Views: 25493 English Literature Hub
SOC101 - Language, Dialect, Variety
 
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This video discusses the different approaches towards language, dialect, and variety. It provides several criteria of language definition as well as numerous problems involved.
9. Linguistics and Literature
 
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Introduction to Theory of Literature (ENGL 300) In this lecture on the work of Roman Jakobson, Professor Paul Fry continues his discussion of synchrony and diachrony. The relationships among formalism, semiotics, and linguistics are explored. Claude Levi-Strauss's structural interpretation of the Oedipus myth is discussed in some detail. In order to differentiate Jakobson's poetic functions, Professor Fry analyzes the sentence "It is raining" from six perspectives. Significant attention is paid to the use of diagrams in literary linguistic theory. 00:00 - Chapter 1. Synchrony and Diachrony 06:47 - Chapter 2. The Emergence of Structuralism 11:24 - Chapter 3. The Relationship Between Formalism and Semiotics 17:33 - Chapter 4. Levi-Strauss and the Meaning of the Oedipus Myth 26:19 - Chapter 5. The Poetic Function 32:49 - Chapter 6. Jacobson's Six Functions 43:53 - Chapter 7. Metalanguage and Poetic Function Complete course materials are available at the Open Yale Courses website: http://open.yale.edu/courses This course was recorded in Spring 2009.
Views: 166300 YaleCourses
Sociolinguistics - the study of variation in language
 
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This video lecture is a part of the course 'An Introduction to English Linguistics' at the University of Neuchâtel. This is session 20, which introduces the topic of sociolinguistics.
Views: 72047 Martin Hilpert
Analyzing spoken conversation
 
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This video lecture is a part of the course 'An Introduction to English Linguistics' at the University of Neuchâtel. This is session 13, in which I discuss the study of spoken conversation.
Views: 15711 Martin Hilpert
Intro to Historical Linguistics: Languages, Dialects & Registers (lesson 1 of 4)
 
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Learn the basics of language history, language families and how languages change over time. This first lesson introduces languages, dialects and registers, and hints at how languages are related (and unrelated) to one another. This is an updated version of an earlier video with the same title. It covers the following concepts: mutual intelligibility, dialects, registers, idiolects, defining language. Part of a series of linguistics courses for language learners. Visit the site for exercises, examples and explanations: http://www.nativlang.com/linguistics/historical-linguistics-lessons.php music by Kevin MacLeod
Views: 37545 NativLang
What is the relationship among- Linguistics, Literary Criticism, and Style?
 
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IGNOU Help- ASPECTS OF LANGUAGE-What is the relationship among Linguistics, Literary Criticism, and Style?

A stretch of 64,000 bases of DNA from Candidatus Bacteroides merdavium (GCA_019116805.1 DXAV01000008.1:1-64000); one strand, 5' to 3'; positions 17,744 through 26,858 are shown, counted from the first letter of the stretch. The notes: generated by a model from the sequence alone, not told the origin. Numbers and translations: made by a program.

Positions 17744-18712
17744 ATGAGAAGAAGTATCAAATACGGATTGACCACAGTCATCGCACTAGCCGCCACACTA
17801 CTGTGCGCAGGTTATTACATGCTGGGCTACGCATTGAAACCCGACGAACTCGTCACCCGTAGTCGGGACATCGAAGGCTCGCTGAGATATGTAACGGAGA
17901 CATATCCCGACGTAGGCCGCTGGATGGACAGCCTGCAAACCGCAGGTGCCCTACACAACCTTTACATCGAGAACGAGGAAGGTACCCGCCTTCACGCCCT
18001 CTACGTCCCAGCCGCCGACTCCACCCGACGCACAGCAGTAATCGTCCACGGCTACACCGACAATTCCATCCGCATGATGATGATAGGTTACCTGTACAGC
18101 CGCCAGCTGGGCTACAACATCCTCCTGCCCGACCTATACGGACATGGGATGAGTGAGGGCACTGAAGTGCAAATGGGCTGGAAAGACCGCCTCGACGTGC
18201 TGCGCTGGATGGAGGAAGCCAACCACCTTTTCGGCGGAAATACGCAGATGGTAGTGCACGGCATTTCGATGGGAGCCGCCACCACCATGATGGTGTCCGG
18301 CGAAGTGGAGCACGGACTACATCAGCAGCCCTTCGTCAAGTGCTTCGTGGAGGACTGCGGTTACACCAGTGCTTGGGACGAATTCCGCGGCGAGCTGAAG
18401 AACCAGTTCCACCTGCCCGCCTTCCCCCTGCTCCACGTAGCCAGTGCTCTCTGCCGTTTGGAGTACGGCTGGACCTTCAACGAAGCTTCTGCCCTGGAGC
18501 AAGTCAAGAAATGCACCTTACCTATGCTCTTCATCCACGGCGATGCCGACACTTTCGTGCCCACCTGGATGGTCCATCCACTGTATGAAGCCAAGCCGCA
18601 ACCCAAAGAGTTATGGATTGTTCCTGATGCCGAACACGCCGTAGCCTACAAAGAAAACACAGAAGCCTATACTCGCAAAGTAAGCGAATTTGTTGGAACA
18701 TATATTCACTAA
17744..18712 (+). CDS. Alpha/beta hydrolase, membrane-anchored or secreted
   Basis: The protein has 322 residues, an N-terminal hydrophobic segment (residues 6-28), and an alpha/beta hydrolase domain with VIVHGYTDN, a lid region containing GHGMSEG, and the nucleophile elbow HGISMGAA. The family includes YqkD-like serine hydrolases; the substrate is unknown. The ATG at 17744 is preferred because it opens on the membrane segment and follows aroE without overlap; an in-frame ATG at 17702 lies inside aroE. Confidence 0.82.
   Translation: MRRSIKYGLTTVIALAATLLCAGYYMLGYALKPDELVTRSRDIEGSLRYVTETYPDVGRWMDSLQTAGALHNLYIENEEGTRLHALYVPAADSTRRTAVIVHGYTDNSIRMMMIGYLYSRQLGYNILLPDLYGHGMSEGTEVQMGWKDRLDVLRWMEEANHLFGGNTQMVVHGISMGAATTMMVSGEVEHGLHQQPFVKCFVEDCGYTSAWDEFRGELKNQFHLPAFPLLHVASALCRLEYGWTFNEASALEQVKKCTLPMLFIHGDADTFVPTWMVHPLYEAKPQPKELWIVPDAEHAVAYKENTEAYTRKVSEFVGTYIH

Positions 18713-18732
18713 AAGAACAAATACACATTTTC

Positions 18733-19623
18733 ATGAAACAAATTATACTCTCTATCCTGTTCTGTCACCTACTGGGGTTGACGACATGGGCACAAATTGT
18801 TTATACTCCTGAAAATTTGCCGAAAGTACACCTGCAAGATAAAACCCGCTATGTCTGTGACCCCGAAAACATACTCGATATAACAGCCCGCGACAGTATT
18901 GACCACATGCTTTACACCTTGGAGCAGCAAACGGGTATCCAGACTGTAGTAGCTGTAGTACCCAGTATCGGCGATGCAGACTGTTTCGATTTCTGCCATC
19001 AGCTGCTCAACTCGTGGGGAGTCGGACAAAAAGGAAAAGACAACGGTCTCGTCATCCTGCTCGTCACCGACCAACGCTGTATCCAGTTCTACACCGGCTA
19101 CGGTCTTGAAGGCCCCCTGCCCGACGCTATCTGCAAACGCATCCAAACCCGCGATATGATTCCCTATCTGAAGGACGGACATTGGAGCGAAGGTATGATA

Views: 60 Beth Elisa
An Introduction to Cohesion in Academic Writing
 
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In this video for the NUST MISiS Academic Writing Center, English Language Fellow John Kotnarowski provides a brief introduction to the concept of cohesion in academic writing. Defining cohesion as “the grammatical and lexical links within a text”, the video outlines the importance of cohesion in academic writing and offers examples of several useful cohesive devices.
Views: 60977 AWUC
Forensic Linguistic Profiling & What Your Language Reveals About You | Harry Bradford | TEDxStoke
 
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How a forensic analysis of language reveals features of idiolect which can be used to identify criminals and terrorists online. Filmed Dec 2016 at The City of Stoke-on-Trent Sixth Form College. [Cameras (Staffs Uni): Oluseyi A Oluyinka; Giorgia Perini; Bob Straw; Tom Andrews; Ed Walker] [Editor (Staffs Uni): Carl Maddox] Born in Newcastle under Lyme, Harry Bradford was educated at Stoke on Trent Sixth Form College before studying English Literature and Language at Bangor University where he then specialised in Forensic Linguistics for his MSc. He currently works as a freelance Forensic Linguistic Consultant. This involves work on legal cases where the true identity or emotional state of a writer need to be determined. This often involves decoding texts or online posts to work out who wrote them and what their state of mind was at the time. Harry's talk considers the duality of online anonymity and the role that the field of Forensic Linguistics and linguistic profiling can play in shaping the future of the relationship between online discourse and surveillance. This talk was given at a TEDx event using the TED conference format but independently organized by a local community. Learn more at http://ted.com/tedx
Views: 25466 TEDx Talks
This linguist studied the way Trump speaks for two years. Here’s what she found.
 
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Jennifer Sclafani, a linguist at Georgetown University, says President Trump is a “unique” politician because he doesn’t speak like one. Subscribe to The Washington Post on YouTube: http://bit.ly/2qiJ4dy Follow us: Twitter: https://twitter.com/washingtonpost Instagram: https://www.instagram.com/washingtonpost/ Facebook: https://www.facebook.com/washingtonpost/
Views: 1410300 Washington Post
3 Writing Styles - APA, Chicago & MLA (Examrace - Dr. Manishika)